The real utility of JT65

Since the holidays I have been playing around with JT65, a fairly new digital mode used on the ham bands. JT65 uses very low data rates. It takes about six minutes for a simple exchange of signal reports. But it has the advantage of outperforming other modes in low signal-to-noise ratio situations.

Until today the contacts I had made with JT65 were with stations that could have been worked using other modes. But this afternoon I worked a station in Indiana on 12-meters. I was running about 25 watts to a wire antenna.

On the higher amateur bands such at 15, 12 and 10 meters it can be difficult to work states that are nearby. Generally on those higher bands, if the bands are open only distant stations are heard (for me, California, Washington, Oregon, etc.). There is a huge “skip zone” which is the area between the stations you can hear, and those that can be worked directly via ground wave.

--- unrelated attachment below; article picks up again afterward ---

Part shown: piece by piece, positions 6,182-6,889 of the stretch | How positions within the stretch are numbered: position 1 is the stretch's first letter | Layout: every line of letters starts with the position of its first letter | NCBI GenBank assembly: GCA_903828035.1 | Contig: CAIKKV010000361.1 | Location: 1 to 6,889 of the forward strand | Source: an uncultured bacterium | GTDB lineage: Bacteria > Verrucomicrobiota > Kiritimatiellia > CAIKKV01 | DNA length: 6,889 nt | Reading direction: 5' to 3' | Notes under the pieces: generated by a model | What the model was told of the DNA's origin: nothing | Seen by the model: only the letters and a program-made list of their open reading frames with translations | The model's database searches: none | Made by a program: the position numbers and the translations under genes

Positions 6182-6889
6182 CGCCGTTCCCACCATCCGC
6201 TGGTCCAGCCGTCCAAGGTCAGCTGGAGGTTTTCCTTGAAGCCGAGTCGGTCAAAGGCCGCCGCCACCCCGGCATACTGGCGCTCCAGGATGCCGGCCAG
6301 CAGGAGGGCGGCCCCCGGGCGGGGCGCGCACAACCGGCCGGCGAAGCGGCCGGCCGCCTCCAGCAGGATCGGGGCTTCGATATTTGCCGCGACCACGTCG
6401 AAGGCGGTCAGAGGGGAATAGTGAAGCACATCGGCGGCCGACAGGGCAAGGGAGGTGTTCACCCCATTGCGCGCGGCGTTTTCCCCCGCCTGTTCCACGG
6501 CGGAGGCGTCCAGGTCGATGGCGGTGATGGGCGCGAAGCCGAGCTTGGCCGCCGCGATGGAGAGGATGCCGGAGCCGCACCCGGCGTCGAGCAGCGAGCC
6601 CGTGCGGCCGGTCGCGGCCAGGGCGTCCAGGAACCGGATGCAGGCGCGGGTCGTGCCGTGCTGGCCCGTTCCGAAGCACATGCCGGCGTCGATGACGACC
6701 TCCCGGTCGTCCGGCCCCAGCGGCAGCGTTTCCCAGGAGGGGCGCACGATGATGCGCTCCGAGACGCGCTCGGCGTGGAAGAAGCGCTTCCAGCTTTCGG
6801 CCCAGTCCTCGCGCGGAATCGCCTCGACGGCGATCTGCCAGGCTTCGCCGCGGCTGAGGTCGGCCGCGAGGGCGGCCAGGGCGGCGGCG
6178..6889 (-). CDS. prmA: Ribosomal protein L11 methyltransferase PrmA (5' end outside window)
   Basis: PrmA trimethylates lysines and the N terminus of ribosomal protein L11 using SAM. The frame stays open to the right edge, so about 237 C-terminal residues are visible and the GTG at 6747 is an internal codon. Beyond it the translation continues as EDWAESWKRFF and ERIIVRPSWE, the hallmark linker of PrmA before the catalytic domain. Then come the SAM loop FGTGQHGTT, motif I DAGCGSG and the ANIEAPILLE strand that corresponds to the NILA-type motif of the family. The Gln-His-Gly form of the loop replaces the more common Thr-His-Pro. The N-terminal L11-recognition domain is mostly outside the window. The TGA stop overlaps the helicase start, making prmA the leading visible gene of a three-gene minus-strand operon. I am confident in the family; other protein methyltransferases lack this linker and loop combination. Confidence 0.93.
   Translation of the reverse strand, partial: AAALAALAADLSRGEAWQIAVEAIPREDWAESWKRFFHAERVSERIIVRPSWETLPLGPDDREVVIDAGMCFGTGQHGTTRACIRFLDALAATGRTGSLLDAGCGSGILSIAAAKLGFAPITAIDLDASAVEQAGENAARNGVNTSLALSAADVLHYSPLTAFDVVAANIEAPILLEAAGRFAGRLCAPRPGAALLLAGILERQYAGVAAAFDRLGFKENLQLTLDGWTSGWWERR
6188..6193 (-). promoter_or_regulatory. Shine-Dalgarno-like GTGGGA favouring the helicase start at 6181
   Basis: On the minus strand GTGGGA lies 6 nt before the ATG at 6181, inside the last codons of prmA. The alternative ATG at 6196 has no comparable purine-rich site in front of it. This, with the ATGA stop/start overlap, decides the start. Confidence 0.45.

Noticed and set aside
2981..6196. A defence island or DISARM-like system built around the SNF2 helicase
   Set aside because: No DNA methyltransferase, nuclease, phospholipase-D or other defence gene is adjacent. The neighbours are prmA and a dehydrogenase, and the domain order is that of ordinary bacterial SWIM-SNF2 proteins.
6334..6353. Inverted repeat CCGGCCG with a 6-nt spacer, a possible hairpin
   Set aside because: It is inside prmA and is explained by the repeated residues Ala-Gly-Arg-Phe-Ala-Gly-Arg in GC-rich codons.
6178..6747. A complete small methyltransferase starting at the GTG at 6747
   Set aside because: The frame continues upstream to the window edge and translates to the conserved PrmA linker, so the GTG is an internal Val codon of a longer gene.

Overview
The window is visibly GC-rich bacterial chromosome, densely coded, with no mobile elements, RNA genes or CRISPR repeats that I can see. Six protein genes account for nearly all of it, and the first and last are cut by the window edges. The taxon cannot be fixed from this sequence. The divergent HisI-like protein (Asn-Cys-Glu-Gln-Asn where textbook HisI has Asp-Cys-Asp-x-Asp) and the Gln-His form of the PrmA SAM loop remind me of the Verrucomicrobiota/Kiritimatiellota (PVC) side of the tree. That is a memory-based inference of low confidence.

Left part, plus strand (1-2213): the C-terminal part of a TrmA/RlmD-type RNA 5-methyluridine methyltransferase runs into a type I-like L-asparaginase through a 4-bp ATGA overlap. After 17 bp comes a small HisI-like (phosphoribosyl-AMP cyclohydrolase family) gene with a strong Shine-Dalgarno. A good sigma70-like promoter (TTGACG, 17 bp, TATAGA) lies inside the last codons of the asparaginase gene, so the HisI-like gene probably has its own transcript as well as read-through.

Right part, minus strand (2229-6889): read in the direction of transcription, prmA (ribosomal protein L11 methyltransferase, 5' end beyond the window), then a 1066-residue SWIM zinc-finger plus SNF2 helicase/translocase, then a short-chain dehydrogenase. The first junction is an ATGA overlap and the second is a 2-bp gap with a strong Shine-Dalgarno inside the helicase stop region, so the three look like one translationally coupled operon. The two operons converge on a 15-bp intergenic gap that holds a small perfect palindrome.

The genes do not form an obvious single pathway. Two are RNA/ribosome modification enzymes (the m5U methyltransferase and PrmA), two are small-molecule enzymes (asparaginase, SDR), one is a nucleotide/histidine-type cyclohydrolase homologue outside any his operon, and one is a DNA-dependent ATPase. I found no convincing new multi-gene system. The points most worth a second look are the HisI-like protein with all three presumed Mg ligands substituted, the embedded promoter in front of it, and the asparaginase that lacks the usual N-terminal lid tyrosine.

Generally the way for me to work a state like Indiana on the higher bands is to be lucky enough to catch an intense sporadic-E opening (intense ionization of the E-layer of the ionosphere) in that direction. It is not “rare” but it is uncommon, and you have to be patient.

Today I have heard a number of “close in” states on 12-meter JT65, most of which I had never heard before in many years of operating that band. So far I have only been able to work the Indiana station, but with luck I will work a bunch more in the near future.



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